- Do not continue to be combative, either with the alleged victim or with the police. Any combativeness may further reinforce the notion of your guilt.
- Do not make a statement to the police without an attorney present. You are not legally required to answer any questions, even if the police act persistent or aggressive. “Anything you say can and will be used against you.”
- Contact a reputable defense attorney as soon as possible. The sooner the attorney gets involved, the better your chances for a successful defense of the charges.
How Will the COVID-19 Pandemic Affect the Way My Case Is Processed?
Now several months into the pandemic, the Pennsylvania courts have adapted to the point that cases can proceed almost normally. Depending on the county, some hearings may be held virtually via videoconference, while others may be held in person with proper precautions. The Lento Law Firm can handle both virtual and in-person court appearances seamlessly.
I am Concerned About COVID-19, and I am Considered a High-Risk Person. Will I Have to Stay in Jail until My Trial?
Jails and prisons have presented an ongoing issue with COVID-19 transmission nationwide. They typically take all the precautions they can, but some facilities simply don't have the ability to create social distancing between prisoners. Fortunately, depending on the circumstances surrounding your case, a good attorney may be able to negotiate a manageable or unsecured bail to limit your time in jail, and being at increased risk for COVID complications may be an important negotiation point. Be sure to talk to your attorney about your concerns and discuss your options.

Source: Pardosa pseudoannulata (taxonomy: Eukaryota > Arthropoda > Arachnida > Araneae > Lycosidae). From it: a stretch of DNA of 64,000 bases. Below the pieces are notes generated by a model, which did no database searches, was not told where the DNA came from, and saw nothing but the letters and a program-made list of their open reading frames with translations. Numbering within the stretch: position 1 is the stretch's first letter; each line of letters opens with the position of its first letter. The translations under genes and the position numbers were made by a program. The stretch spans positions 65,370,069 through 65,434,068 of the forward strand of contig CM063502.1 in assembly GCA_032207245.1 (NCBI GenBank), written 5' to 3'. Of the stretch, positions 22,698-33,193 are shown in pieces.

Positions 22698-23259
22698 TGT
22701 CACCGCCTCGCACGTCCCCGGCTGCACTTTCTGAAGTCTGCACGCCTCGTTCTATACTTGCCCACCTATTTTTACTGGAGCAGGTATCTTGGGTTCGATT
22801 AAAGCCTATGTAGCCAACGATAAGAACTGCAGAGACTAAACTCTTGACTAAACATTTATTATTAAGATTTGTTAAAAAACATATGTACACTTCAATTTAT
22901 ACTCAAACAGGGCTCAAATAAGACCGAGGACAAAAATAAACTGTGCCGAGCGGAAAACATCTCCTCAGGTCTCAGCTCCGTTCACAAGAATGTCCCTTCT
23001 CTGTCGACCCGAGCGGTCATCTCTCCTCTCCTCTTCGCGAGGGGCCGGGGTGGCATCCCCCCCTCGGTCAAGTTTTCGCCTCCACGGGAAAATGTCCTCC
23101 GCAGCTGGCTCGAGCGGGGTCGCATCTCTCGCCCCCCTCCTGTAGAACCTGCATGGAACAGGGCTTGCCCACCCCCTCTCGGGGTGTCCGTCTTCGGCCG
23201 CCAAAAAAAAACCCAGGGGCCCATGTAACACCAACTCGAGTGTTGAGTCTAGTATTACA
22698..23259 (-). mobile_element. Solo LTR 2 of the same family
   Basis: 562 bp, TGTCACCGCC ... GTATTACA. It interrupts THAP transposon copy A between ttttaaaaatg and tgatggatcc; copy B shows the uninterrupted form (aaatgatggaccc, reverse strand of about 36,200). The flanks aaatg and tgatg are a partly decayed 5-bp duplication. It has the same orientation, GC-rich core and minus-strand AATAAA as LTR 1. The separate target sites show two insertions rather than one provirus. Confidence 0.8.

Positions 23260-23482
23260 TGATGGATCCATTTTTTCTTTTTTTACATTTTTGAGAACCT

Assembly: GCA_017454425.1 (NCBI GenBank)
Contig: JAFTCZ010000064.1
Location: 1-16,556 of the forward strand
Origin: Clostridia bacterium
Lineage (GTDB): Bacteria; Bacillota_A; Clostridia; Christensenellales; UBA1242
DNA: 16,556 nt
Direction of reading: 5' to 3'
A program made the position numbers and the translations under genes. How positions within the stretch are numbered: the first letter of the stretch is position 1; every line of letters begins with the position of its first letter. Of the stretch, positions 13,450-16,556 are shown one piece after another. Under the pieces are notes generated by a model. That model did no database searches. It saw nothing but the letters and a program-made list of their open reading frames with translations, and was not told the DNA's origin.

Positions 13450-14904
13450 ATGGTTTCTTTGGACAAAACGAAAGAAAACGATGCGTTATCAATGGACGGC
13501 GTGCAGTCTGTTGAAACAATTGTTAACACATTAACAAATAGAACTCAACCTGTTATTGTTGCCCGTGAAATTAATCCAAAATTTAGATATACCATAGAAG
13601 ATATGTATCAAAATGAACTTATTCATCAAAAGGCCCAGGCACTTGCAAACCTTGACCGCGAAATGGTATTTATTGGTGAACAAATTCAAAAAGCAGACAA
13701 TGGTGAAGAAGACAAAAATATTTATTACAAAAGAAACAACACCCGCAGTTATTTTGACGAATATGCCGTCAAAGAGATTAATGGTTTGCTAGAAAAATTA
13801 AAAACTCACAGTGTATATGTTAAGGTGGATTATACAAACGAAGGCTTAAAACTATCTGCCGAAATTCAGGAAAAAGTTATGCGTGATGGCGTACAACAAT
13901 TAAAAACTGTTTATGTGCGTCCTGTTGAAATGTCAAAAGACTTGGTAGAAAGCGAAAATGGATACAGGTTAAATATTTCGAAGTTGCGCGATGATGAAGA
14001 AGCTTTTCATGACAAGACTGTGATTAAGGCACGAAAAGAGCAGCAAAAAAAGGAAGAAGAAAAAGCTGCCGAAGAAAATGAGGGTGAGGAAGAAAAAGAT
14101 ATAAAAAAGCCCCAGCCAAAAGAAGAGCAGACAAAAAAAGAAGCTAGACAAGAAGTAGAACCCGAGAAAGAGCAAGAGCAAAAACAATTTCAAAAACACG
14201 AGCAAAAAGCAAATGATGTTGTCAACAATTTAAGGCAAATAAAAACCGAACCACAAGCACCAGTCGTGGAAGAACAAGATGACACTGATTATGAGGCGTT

How Can an Experienced Defense Attorney Help with My Domestic Violence Case?
Having the right attorney can make a huge difference in the outcome of your case. A defense attorney who is experienced in domestic violence cases can help you in the following ways:
- Conduct an investigation to obtain the full details of the alleged incident
- Identify mitigating circumstances that may bolster your defense (e.g., circumstantial evidence (or lack thereof), conflicting versions of the story, inappropriate police conduct, etc.
- Advise you of what your options are, along with the potential outcomes
- Negotiate for reduced charges and/or dismissal of charges
- Work on your behalf to limit or remove unfair PFAs or custody limitations
- Ensure your rights are protected before, during, and after the trial (if it goes to trial)
- Defend you vigorously in court if the case makes it to trial (many don't)
- Provide sound advice on any plea deals
- Help you with the appeals process, if necessary
Attorney Joseph D. Lento has successfully defended hundreds of people accused of domestic violence in Pennsylvania. If you've been arrested or charged with a domestic violence-related crime, call the Lento Law Firm at (888) 535-3686 to see how we can help.